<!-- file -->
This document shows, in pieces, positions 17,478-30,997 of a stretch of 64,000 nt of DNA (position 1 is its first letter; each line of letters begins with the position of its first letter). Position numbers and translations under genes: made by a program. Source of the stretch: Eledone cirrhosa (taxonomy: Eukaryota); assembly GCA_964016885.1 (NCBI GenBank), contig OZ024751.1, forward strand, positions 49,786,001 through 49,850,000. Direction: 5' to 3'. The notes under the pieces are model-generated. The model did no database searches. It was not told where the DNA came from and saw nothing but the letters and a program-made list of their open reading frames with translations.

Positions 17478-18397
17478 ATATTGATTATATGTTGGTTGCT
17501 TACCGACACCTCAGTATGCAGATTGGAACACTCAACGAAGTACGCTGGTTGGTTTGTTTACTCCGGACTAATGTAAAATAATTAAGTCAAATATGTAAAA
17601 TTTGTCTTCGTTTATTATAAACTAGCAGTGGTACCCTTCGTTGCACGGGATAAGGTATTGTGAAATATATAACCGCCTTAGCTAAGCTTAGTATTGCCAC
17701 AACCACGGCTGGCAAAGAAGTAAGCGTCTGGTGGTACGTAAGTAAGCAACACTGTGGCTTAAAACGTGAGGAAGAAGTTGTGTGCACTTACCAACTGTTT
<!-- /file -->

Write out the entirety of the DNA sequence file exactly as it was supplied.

This document shows, in pieces, positions 17,478-30,997 of a stretch of 64,000 nt of DNA (position 1 is its first letter; each line of letters begins with the position of its first letter). Position numbers and translations under genes: made by a program. Source of the stretch: Eledone cirrhosa (taxonomy: Eukaryota); assembly GCA_964016885.1 (NCBI GenBank), contig OZ024751.1, forward strand, positions 49,786,001 through 49,850,000. Direction: 5' to 3'. The notes under the pieces are model-generated. The model did no database searches. It was not told where the DNA came from and saw nothing but the letters and a program-made list of their open reading frames with translations.

Positions 17478-18397
17478 ATATTGATTATATGTTGGTTGCT
17501 TACCGACACCTCAGTATGCAGATTGGAACACTCAACGAAGTACGCTGGTTGGTTTGTTTACTCCGGACTAATGTAAAATAATTAAGTCAAATATGTAAAA
17601 TTTGTCTTCGTTTATTATAAACTAGCAGTGGTACCCTTCGTTGCACGGGATAAGGTATTGTGAAATATATAACCGCCTTAGCTAAGCTTAGTATTGCCAC
17701 AACCACGGCTGGCAAAGAAGTAAGCGTCTGGTGGTACGTAAGTAAGCAACACTGTGGCTTAAAACGTGAGGAAGAAGTTGTGTGCACTTACCAACTGTTT